U.K. Seeks Extradition of Suspected Litvinenko Assassin

The British Crown Prosecution Service announced today that it is seeking the extradition of Russian businessman Andrei Lugovoi to face accusations that he murdered Alexander Litvinenko, the former KGB agent who died last November after being poisoned with a lethal dose of polonium-210, a rare and highly toxic radioactive compound [see our story " The First Assassination of the 21st Century," from the June issue]. "I have today concluded that the evidence sent to us by the police is sufficient to charge Andrei Lugovoi with the murder of Mr. Litvinenko by deliberate poisoning," Ken MacDonald, the director of public prosecutions, told reporters.

Litvinenko, a spy turned entrepreneur who rose to prominence as an ally of expatriate tycoon Boris Berezvosky during the free-market 1990s, emigrated to England and railed loudly and publicly against the increasing authoritarianism of Russian president Vladimir Putin's regime. Litvinenko fell ill after a November 1 meeting at the Millennium Hotel in central London with Lugovoi and possibly two other associates. He suffered a slow, agonizing death, and his murder was widely believed to be retribution, directly or indirectly, for his comments about the Kremlin.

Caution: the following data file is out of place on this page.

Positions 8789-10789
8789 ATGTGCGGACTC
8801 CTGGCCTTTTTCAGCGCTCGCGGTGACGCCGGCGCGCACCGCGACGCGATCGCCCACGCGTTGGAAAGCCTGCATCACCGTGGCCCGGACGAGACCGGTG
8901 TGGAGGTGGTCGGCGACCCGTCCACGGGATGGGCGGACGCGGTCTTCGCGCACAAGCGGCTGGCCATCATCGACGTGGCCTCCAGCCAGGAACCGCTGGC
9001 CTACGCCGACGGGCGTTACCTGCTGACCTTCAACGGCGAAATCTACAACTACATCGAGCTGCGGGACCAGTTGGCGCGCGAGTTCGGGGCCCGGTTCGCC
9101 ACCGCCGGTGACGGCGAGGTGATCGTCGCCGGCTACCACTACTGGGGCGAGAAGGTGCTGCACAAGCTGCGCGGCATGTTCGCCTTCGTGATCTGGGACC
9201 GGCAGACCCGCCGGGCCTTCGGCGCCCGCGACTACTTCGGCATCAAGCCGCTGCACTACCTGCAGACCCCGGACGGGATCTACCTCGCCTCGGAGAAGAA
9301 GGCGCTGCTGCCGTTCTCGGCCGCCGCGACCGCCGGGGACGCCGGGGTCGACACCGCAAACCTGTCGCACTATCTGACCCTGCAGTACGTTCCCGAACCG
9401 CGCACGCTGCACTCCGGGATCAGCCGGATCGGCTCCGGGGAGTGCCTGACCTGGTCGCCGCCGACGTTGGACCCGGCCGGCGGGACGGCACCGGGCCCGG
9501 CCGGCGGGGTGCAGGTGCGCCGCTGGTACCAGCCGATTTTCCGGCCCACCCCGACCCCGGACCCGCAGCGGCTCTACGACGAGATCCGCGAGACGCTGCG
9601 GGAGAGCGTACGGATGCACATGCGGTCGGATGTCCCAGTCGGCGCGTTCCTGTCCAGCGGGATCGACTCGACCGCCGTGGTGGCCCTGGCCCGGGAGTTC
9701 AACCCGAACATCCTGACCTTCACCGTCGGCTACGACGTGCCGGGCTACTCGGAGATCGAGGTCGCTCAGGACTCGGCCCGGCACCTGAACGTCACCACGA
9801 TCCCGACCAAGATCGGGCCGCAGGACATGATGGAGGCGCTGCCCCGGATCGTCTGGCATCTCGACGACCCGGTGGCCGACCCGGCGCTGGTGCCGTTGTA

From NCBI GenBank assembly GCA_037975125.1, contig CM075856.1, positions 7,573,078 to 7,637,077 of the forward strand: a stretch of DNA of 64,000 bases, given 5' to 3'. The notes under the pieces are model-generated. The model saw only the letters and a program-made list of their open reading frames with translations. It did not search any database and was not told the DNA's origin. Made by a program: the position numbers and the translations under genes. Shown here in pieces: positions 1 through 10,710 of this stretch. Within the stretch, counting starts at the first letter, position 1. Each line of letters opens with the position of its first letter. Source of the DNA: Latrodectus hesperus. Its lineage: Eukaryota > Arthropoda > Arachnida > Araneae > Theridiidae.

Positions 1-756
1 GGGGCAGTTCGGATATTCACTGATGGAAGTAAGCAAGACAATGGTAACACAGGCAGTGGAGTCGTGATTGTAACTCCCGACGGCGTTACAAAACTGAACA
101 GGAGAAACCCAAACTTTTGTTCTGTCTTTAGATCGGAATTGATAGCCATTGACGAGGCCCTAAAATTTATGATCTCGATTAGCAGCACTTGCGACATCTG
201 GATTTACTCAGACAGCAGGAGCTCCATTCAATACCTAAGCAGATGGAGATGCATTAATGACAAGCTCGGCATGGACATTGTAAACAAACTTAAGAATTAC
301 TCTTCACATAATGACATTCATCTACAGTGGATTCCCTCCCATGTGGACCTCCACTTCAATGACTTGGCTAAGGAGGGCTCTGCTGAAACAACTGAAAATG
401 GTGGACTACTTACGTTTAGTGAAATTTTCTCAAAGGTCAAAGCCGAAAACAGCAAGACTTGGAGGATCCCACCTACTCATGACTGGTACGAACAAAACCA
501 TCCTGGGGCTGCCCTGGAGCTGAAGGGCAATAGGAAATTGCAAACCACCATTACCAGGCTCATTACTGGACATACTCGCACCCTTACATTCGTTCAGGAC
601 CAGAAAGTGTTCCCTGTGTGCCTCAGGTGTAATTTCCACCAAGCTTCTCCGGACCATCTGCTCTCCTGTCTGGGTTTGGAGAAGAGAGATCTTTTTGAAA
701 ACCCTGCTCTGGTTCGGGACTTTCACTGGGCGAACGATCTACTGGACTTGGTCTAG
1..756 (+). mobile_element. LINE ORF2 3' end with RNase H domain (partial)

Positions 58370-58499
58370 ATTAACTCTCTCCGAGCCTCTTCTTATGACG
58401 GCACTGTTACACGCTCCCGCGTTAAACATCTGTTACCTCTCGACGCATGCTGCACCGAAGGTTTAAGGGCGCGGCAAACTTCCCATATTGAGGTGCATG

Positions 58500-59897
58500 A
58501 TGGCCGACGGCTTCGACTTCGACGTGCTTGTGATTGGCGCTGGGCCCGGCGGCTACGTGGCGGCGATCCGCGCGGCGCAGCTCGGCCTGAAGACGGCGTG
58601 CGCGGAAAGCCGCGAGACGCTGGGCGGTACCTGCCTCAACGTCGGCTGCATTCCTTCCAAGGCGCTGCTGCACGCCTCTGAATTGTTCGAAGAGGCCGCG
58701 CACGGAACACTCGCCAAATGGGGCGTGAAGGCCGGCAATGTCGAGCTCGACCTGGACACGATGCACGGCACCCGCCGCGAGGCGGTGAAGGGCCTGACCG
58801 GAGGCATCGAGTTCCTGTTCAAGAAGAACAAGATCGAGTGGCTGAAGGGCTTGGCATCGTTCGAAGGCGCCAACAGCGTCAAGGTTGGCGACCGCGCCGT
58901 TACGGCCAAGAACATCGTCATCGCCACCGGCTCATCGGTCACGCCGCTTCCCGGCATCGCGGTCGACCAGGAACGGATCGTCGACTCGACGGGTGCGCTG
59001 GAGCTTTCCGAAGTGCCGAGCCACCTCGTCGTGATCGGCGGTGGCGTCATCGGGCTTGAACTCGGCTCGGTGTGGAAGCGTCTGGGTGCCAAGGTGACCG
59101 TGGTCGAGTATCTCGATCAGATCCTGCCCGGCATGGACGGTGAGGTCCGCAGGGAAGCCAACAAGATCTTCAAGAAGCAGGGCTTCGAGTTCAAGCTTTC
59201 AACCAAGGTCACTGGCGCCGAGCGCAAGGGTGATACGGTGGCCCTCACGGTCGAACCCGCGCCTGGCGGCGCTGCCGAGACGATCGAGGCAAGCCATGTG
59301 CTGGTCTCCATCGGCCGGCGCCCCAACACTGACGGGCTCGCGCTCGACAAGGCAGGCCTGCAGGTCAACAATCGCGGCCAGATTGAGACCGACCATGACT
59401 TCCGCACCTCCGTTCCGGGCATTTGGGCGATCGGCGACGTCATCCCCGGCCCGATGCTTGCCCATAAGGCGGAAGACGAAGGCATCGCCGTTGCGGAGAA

Only hours after the British expatriation request, the Russian prosecutor-general said that it would not hand Lugovoi over to British officials but that it would consider using evidence collected by British investigators. "A citizen who has committed a crime on the territory of a foreign state can be prosecuted with evidence provided by the foreign state,
but only on the territory of Russia," said a spokeswoman, Marina Y. Gridneva, in a televised statement.

According to Russian news agencies, Lugovoi denies killing Litvinenko and said that he would soon make statements that would be "a sensation for public opinion in Britain."

The poisoning highlights fears about Russia's decommissioned chemical and radioactive weapons. Several international reports on the state of the former Soviet arsenal point up the dangers of poorly guarded or unguarded weapons and substances in the region.—Jake Ward